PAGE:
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or to keep off evil spirits, of which the Moslem world seems to swarm. These rags are also worn by criminals to escape the police.” Mekkeya, a Moslem convert at Bahrein, Arabia, says that people who deal in magic often take the head of a sheep, bury it in the cemetery and every night for seven days go to the place, where they first curse father and mother forty times, and then open the grave. If the head salutes him for each of these seven nights he digs it up and takes it home with him where it is kept in state and gives an answer regarding all the owner's intended magic. Should it fail to answer during one of the seven nights, it cannot be used. For magic purposes pieces of the Kaaba-covering, Zem Zem water, earth which is mixed with water and used as medicine, date stones from Mecca, etc., are kept in a box in the house because of the blessing they are supposed to contain. The following is one form of magic prevalent in Algeria. A dish of semoule is placed before a dead body dug out of its grave and placed in an upright position before the dish, while some one takes the dead hand and presses it over the semoule; it is then made into little figures of various descriptions and sold as charms. Sometimes words are written on paper which is then pounded up and given to some one in their coffee or food. Writing is also put into the mouth of a toad. The mouth is then sewn up, the toad's limbs are bound together and the toad is put into a hole in the ground. As the toad pines and dies the person for whom the charm is bought also pines and dies. Sometimes a ketuba is tied to the neck of a tortoise and the tortoise put at the doorstep of the person hated with his or her name attached, who will then also pine away and die. Sometimes a viper's head is cut off, dried in the sun and pounded up and mixed with the food or drink of the victim, who dies. All these things are the work of talebs. There are numerous other forms of magic of the same sort for bringing about the illness or death of some one, or as love-charms. Many animistic customs are in vogue among Moslems in connection with their marriage ceremonies. The reader is referred to a complete treatise on the subject by Edward Westermarck (“Marriage Ceremonies in Morocco,” Macmillan, London, 1914), from which we quote one example: “As a protection against magic the gift removed from the wheat which is to be used for the wedding is thrown into a river, water-course or spring, or buried in the ground; the bridegroom steps three times over the bundle of old clothes containing his shaved-off hair; the bride is carefully guarded by women on her way to the bridegroom’s place, particularly for fear lest some malevolent person should in a magical manner deprive her of her virginity; she shakes out the henna powder from her slippers and throws it into water; and when the young wife pays her first visit to her parents she goes and comes back in the evening, being still very susceptible to the evil eye.” One has only to compare these practices with the marriage customs of pagan tribes to see how much of animism lies back of them. The whole question of sexual pollution in Islam can be explained best of all by animistic belief. To refer once more to Westermarck: — “The Moors say that a scribe is afraid of evil spirits only when he is sexually unclean, because then his reciting of passages of the Koran — the most powerful weapon against such spirits — would be of no avail. Sexual cleanness is required of those who have anything to do with the corn,” for such persons are otherwise supposed to pollute its holiness, and also, in many cases, to do injury to themselves.” 12 Cf. Frazer, The Corn Spirit, in his “The Golden Bough.”
In another place he shows how the bride brings blessing to others just as she does among the pagan races of Malaysia. “When milk is offered to the bride on her way to the bridegroom's place, she dips her finger into it or drinks a few drops and blows on the rest, so as to impart to it a little of her holiness, and the milk is then mixed with other milk to serve as a charm against witchcraft, or poured into the churn to make the butter plentiful; or when, on her arrival at the bridegroom’s place, his mother welcomes her with milk, she drinks of it herself and sprinkles some on the people. She hurls the lamb, which is handed her, over the bridegroom’s tent so that there shall be many sheep in the village.” Astrology with its belief that the sun, the moon and the planets preside over the seven days of the week and govern by their good or bad influences, is generally prevalent among the uneducated classes. Books on astrology are among the best sellers even in the shops near the Azhar in Cairo. The following invocations taken from the “Book of Treasures” of the celebrated physician and philosopher, Ibn Sina (died A.D. 1035), are still used and published widely (one would hardly call the prayers monotheistic): Invocation to Venus. O blessed, moist, temperate, subtle, aromatic, laughing and beautiful Princess, who art the mistress of jewels, ornaments, gold, silver, amusements, and of social gatherings; O Lady of sports and jokes, conquering, alluring, repelling, strengthening, love-inspiring, matchmaking ! O Lady of joy, I pray thee to grant my wishes by the permission of God the Most High ! Invocation to Mercury. Overacious, excellent, just, eloquent Prince who art pleasant to look at, a writer, an arithmetician, a master of wickedness, fraud, trickery and helper in all stratagems! O truthful, noble, subtle and light one, whose nature and graciousness are unknown, as they are boundless, because thou art boding good the well-boding ones, and boding evil with the evil-boding; a male with males, a female with females, diurnal with diurnals, and nocturnal with nocturnals, accommodating thyself to their natures, and assimilating thyself to their forms. Everything is thine. I ask thee to do my will, by the permission of God.” In astrology it is generally believed that Saturn presides over Saturday, and his color is black; the Sun presides over Sunday and his color is yellow; the moon presides over Monday and his color is green; Mars presides over Tuesday and his color is red; Mercury presides over Wednesday and his color is blue; Jupiter presides over Thursday and his color is sandal; Venus presides over Friday and her color is white. There are also seven angels, one for each day of the week, and special perfumes which are to be burned in connection with these incantations. The modus operandi in the books on this subject is to take the first letters of the names of the persons concerned and use them with the tables of astrology. We then take the first letter of the planet relating to the person or thing asked for, writing them, and putting the sign of the accusative case on a hot letter, that of the nominative on a dry one, and that of the genitive on a moist one, and the thing is done. E.g. if we wish to join the letters of Mahmud and Fatimah with the letter of the planet representing the thing asked for, namely Venus (Zuhrah), we take the first letter of Mahmud, the first of Fatimah, and the first of Venus. Then we operate with them, fumigating them with the appropriate perfumes; you must however have your nails cut, put on your best clothes, and be alone; and your wish will be granted by the permission of God. It is still customary to get the horoscope of new-born children from astrologers. We can also learn the future by Geomancy which is called in Arabic Ilm ar raml (sand) because the figures and dots were formerly traced on that material, instead of on paper as at present; the operator is called Rammal, and he not seldom calls in astrology to aid him in his vaticinations and prognostications. Books on Geomancy are numerous enough, but the actual modus operandi must be learned from a practitioner. See the illustration on page 185. Of many other magical practices in vogue among Moslems to-day we cannot write at length. I may mention, however, the use of magic bowls or cups, which goes back to great antiquity. Generally speaking the cups are of two kinds. One is called Taset al Khadda from the Arabic root khadda which means “to shake your cup.” “ This kind is also called Taset al Turba. These all are used for healing, and to drive away the ills of the body. A specimen of this sort, so carefully kept by old families, may be seen in the Arab Museum, made by an engraver called Ibrahim in 1581 A.D. According to a Coptic writer the owners of such goblets often lend them to others who need them. The right manner to use the goblet is to fill it with water in the early morning, place some ordinary keys in it and leave them until the following day, when the patient drinks the water. This operation is repeated, three, seven, or forty consecutive nights until the patient gets rid of the evil effects of his fright. It would not be strange if the oxide of iron acted on the patients. The Moslem goblets generally contain Koran inscriptions and the keys spoken of are suspended by wires from the inner cup which rests in the center of the Taseh. This is fastened to the cup by a screw allowing the inner cup to revolve so that the keys reach every position of the outer goblet. Two magic cups which I purchased, the smaller one at Alexandria, the larger at Cairo, are both made of brass, the larger measuring a little over eight inches in diameter and two inches in 14 See Lane's Dictionary.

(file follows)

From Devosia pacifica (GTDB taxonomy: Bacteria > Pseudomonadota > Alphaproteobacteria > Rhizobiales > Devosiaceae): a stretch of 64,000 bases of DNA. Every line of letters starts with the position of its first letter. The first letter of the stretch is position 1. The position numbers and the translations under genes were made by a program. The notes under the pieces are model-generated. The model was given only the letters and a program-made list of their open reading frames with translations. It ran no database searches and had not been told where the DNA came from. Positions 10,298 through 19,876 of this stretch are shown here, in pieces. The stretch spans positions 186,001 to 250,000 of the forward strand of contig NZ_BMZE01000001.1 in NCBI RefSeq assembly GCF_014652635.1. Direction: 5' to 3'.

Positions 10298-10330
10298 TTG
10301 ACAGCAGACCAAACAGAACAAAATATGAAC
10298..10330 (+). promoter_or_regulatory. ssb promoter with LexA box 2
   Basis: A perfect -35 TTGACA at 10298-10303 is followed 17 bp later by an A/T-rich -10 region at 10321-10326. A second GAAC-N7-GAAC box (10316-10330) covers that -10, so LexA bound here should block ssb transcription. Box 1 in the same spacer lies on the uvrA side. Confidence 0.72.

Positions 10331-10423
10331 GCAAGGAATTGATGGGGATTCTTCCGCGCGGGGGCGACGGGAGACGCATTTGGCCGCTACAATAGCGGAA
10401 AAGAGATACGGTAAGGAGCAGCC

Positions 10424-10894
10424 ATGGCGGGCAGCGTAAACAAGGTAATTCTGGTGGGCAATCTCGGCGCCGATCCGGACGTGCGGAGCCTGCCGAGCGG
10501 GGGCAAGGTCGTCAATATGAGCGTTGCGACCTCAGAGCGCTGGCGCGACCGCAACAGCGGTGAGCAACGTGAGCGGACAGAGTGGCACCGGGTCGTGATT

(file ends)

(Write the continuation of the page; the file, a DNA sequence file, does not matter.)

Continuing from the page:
18 From the article on Magic by E. Rehatsek, M.C.E., in the Journal of the Asiatic Society, Vol. XIV, No. 37.